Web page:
UNCASVILLE, Conn., March 19 – On the floor of the Mohegan Sun Arena, the Canton High girls basketball team made history by beating Thomaston, 64-51, to win their first-ever state championship.
The seeds of success for this long-awaited championship were first planted a year ago in the hours following Canton’s two-point loss to these same Bears, who put out the same starting lineup in Saturday’s title tilt as they did in 2015.
Canton’s third-year head coach Brian Medeiros knew any championship run would have to go through Thomaston. So Medieros
- strengthened Canton’s regular season schedule,
- challenged his team in the week leading up to the championship game and
- had his team stay overnight in Norwich to eliminate early morning bus rides to the Mohegan Sun Arena.
In 2015, Canton won its first 15 games of the season and went 18-2 on their way to their first state finals berth since 1999. This year, Medeiros included non-league games with Avon, which played in the Class LL tournament, Notre Dame-Fairfield, which lost to Cromwell in the Class M championship game, and New Fairfield, which was eliminated in the Class L semifinals.
Canton lost all three games. “They were great teaching tools for us,” Medeiros said. “They helped us get here.” The challenge of playing Enfield and their outstanding 6-foot sophomore center Mary Baskerville and their outstanding guards helped, too.
In the days before the Class S championship game, Medeiros had some players that he coaches in the off-season with the Connecticut Starters AAU basketball team practice with the Warriors. The idea was to simulate the pressure on the guards and ballhandlers that Thomaston could deploy.
South Windsor’s Alex Gosselin, Glastonbury’s Cameron Hendricks and Farmington’s Cheray Saunders, Mary Schoenherr and Sam Roy used their speed and quickness to pressure the Warriors in practice.
“That helped tremendously,” Canton senior guard Maggie Treacy said. “They’re a stacked team and they’re going to play in college. If we could deal with (them), we would deal with anything. That definitely helped us prepare for (Saturday).”
Canton turned over the ball over 14 times but only four times in the second half.
The Warriors also arrived at the arena fresh on Saturday morning. A year ago, Canton left the high school at 6:20 in the morning to be on time for the 10 a.m. tipoff that is usually assigned to one of the two Class S contests. “I don’t think anyone enjoyed that 6:20 a.m. departure time,” Medeiros joked afterwards.
So Canton took a page from Thomaston’s playbook. With assistance from parents and the Canton Booster Club, the team stayed at the Courtyard Marriott in Norwich on Friday night, only 15 minutes away from the arena.
“This time, everyone was so comfortable and so relaxed,” Medeiros said. “We had practice (Friday), our sendoff (from the school). We had a team dinner, got to the hotel, relaxed and had some feel-good food. We went to bed, got up this morning and had a team breakfast.” After a short bus ride, the team was at the arena Saturday morning with plenty of time to prepare.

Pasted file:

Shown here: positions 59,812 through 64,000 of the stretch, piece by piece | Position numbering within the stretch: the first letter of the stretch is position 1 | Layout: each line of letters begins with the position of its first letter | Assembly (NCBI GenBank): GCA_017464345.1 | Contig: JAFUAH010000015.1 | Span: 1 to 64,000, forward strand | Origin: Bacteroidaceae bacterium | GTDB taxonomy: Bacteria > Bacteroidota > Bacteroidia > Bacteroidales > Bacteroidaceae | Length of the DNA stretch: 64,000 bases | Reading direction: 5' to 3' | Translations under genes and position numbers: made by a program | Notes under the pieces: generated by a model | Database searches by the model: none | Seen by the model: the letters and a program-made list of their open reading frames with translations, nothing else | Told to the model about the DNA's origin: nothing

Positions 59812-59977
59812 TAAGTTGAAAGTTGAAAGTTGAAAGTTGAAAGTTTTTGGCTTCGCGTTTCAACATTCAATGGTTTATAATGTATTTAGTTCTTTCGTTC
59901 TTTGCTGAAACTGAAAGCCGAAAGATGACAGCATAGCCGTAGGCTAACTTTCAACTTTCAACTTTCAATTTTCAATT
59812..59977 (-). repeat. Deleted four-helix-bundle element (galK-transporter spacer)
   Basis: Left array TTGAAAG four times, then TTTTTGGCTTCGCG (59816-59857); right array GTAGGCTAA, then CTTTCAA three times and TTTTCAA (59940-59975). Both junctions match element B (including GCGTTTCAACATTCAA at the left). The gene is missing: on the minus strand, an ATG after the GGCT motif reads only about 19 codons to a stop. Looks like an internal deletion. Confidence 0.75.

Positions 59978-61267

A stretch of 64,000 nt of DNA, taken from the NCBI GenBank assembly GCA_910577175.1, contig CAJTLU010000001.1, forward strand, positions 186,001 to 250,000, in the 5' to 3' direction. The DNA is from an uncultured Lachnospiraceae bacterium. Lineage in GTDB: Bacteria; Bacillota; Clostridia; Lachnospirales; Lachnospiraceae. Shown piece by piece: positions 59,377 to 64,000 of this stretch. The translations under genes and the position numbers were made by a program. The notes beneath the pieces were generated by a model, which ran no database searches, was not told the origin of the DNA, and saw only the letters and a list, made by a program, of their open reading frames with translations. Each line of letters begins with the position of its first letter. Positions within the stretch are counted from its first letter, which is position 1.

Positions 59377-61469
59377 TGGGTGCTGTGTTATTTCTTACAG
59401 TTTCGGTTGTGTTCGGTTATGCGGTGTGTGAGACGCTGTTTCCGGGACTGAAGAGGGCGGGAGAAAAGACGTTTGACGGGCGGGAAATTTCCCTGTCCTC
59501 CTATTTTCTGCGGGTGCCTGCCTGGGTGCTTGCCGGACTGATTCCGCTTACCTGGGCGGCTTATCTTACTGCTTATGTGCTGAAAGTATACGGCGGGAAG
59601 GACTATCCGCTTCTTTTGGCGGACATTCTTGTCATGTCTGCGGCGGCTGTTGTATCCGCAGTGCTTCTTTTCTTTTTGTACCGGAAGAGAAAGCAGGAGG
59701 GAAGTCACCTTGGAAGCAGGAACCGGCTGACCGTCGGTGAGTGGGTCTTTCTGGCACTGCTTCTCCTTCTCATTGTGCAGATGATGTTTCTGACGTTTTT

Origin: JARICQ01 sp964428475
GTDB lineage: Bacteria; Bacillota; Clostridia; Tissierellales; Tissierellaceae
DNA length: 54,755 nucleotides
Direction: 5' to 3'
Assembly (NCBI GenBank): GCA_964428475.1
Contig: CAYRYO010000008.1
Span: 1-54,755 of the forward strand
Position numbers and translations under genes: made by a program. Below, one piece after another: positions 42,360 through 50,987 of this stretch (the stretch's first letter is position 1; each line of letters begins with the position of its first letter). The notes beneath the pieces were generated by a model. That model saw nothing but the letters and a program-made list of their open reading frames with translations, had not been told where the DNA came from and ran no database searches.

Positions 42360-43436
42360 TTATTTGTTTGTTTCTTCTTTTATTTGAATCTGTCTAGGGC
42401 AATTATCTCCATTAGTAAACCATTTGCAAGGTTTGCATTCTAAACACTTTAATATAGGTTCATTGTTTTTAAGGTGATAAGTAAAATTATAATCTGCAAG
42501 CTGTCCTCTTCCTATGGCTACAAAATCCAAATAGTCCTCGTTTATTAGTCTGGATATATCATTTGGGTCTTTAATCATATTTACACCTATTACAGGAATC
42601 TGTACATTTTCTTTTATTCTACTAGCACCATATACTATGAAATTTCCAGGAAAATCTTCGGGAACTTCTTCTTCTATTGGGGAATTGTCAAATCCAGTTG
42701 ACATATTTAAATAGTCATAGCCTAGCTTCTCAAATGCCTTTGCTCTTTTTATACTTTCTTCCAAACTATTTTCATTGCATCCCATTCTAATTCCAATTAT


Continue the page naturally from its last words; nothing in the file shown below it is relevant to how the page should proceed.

Canton’s maturity throughout the season also helped. For most of the season, the team played a zone defense. But in the final weeks of the season, Medeiros and his staff adjusted and had the girls playing more man-to-man defense. Like good students, the Warriors continued to grow and learn, building upon their lessons of December and January.
“I think it was the team’s maturity,” Medeiros said. “We started to understand the (defensive) concepts better and I think it started to click as the year went on. For us to beat good teams, we have to hold them in the 40s. That was our emphasis going into the Bolton game (in the Class S semifinals)
“We knew for us to win (against Thomaston), we had to take away the three-point (shot) and take away their inside play,” Medeiros said. “The only way you can really do that is to get out there and play man.”
Easier said than done, it also requires the athletes to get the mission accomplished.
“When we play defense, it’s not like one person moving offensively,” Treacy said. “It is the whole team collectively. We all have to play our part. It was a team win today.”
Thomaston shot just 32 percent from the floor in the game (18-of-55) and sank just four of 15 from three-point range. The Warriors had eight steals, two blocks and forced 15 Thomaston turnovers.
Added junior Emily Briggs, “We have really quick players who can guard and be a pain in the neck for the opposition team.”
Below is video from our friends at the Canton Compass.
NOTES: The championship was just the third basketball state championship in school history. The boys won the Class S title in 1978 and the Class C championship in 1928. … The most recent state title won by a girls team at Canton was the Class S crown won by the softball team in 2009 with a win over Coginchaug. … Girls basketball players from Canton have been competing in scholastic competition since December 1920. Known as Collinsville High at that time, the Warriors went 10-2 in 1921-22 and laid claim to a state championship according to a photo in the Hartford Courant in April 1922. The CIAC didn’t begin sponsoring a girls basketball tournament until 1972-73. … In the earliest known game between the two schools, Collinsville played Thomaston in the 1930-31 season with the Warriors prevailing, 31-13. … In Canton’s tournament opener against Wolcott Tech, the Warriors prevailed 55-20 — the fewest points allowed by Canton in a state tournament game. The 27 points allowed against St. Bernard in a 55-27 quarterfinal victory tied the record for the third fewest points allowed by Canton in a CIAC contest.